The other fresh face was to be found with BRM, who had dropped Richard Attwood after a string of lacklustre performances.[2] Bobby Unser had been drafted into replace the Brit, partnering the team's other North American talent in the form of Pedro Rodríguez who was still using the newer car.[2] Their third car had been loaned out to Piers Courage and Reg Parnell Racing as usual, while an ex-factory run car was to be found in the hands of Frank Gardner with the Bernard White Racing effort.[2]

Before the race weekend both Unser and Andretti made clear that they would be competing in a U.S.C.A. race on the Saturday, flying to and from America in time for the Grand Prix.[2] Indeed, the American series was their priority as they both went for the title, but the race organisers quickly confirmed that they would be upholding an FIA rule banning drivers from competing in two events on the same weekend.[2] The dispute would run across to the weekend, with the matter still in the air when the pair boarded a plane to America on Friday evening.[2]

Elsewhere, McLaren-Ford Cosworth had three cars out in Italy, although the brand new third car would stay in the paddock in reserve as Denny Hulme and Bruce McLaren tried running with and without aerofoils in the week.[2] Matra-Ford Cosworth had two cars run by Ken Tyrrell, a freshly rebuilt chassis for Jackie Stewart and the German Grand Prix winning car prepared for Johnny Servoz-Gavin.[2] Sister team Matra would only have the one car on offer, with Jean-Pierre Beltoise trying out the adjustable rear wing once again.[2]

Ferrari had been busy for their home race, bringing a quartet of cars for their enhanced driver line-up which would all feature electro-hydraulic aerofoils, which moved by pressing the brakes or a manual control lever.[2] Chris Amon and Jacky Ickx would be completing their usual roles for the team, joined by a promising British rookie named Derek Bell, drafted in from Formula Two.[2] Bell had been spotted by Enzo Ferrari himself and drafted into the full Ferrari programme, testing their sportscars until he received his F1 call.[2]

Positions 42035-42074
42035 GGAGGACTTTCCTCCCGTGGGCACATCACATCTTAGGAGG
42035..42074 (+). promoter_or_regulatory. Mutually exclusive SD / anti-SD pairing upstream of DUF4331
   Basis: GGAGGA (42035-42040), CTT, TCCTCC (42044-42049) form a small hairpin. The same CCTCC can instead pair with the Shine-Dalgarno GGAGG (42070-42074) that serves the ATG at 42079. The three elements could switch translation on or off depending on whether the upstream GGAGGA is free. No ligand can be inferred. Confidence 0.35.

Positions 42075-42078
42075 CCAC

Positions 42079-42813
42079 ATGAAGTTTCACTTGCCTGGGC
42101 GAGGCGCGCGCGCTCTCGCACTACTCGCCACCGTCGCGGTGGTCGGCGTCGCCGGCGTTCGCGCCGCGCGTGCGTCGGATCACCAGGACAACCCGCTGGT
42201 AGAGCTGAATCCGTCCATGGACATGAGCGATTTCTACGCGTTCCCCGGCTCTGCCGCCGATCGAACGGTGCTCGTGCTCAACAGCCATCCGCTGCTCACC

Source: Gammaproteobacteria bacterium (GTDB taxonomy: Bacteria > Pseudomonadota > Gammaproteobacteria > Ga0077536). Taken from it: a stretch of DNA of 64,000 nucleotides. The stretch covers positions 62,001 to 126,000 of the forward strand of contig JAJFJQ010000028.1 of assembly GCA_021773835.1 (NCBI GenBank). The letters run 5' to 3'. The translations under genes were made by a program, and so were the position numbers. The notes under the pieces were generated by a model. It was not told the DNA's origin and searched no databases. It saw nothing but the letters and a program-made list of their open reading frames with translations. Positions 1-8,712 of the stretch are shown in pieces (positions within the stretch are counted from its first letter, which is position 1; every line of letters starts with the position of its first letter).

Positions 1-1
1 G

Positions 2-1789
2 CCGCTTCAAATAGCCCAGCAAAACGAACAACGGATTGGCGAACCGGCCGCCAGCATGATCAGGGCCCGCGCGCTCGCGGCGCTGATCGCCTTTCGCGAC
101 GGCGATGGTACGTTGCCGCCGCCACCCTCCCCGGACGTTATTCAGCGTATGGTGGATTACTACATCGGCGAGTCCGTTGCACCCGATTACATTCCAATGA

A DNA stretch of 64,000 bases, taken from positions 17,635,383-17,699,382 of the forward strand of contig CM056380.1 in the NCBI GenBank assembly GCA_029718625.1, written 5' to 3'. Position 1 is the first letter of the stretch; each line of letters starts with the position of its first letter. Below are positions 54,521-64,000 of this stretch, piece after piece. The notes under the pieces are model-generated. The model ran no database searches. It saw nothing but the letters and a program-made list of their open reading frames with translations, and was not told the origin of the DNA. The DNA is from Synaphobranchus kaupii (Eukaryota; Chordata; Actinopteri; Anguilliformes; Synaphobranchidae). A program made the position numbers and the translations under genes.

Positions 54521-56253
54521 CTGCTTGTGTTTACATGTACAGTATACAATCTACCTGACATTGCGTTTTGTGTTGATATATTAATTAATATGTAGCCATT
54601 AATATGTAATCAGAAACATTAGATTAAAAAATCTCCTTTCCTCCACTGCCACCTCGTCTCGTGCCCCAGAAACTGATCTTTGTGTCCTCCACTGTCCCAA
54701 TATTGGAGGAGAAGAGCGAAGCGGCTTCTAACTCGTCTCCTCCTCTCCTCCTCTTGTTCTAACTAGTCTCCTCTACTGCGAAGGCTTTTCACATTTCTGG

Brabham-Repco were unchanged once again, Jochen Rindt and Jack Brabham getting adjustable aerofoils operated by cables, although Rindt's lever would prove troublesome throughout the weekend, while Brabham would have some equipment mounted to his car to analyse the effects of the winglets.[2] Honda also had a trio of cars, John Surtees bringing two V12 engined chassis as well as a new V8 car, although second driver David Hobbs would choose to use the older design having witnessed the horrible accident in France.[2] Dan Gurney was also in attendance with the Eagle-Weslake, still lacking a full set of parts, while Silvio Moser entered his old Brabham once again.[2]

The final entries would be made by Cooper, who had three cars with two different engine manufacturers pencilled into the entry list.[2] Their two BRM powered chassis were handed to Robin Widdows and Vic Elford, while the Alfa Romeo engined machine was set up for Lucien Bianchi to use.[2] Unfortunately for Cooper their poor luck in recent seasons would continue in Monza, first losing Widdows after he suffered a huge accident while testing a Gulf J.W. Prototype, the Brit lucky to escape without major injury.[2] Their chances were further cut when Alfa Romeo, having aided the team to test the car throughout the week, refused to allow the car to race, leaving Bianchi without a drive and Copper down to a single entry.[2]

Jackie Stewart had left the "Green Hell" with victory and second place in the Championship, after leaping ahead of Jacky Ickx courtesy of his masterful performance. The Scot was still four points away from Graham Hill, who had a strong weekend to add to his tally having previously failed to score in the previous four rounds. Denny Hulme and Pedro Rodríguez remained in the top five as the European season headed to its finale in Monza.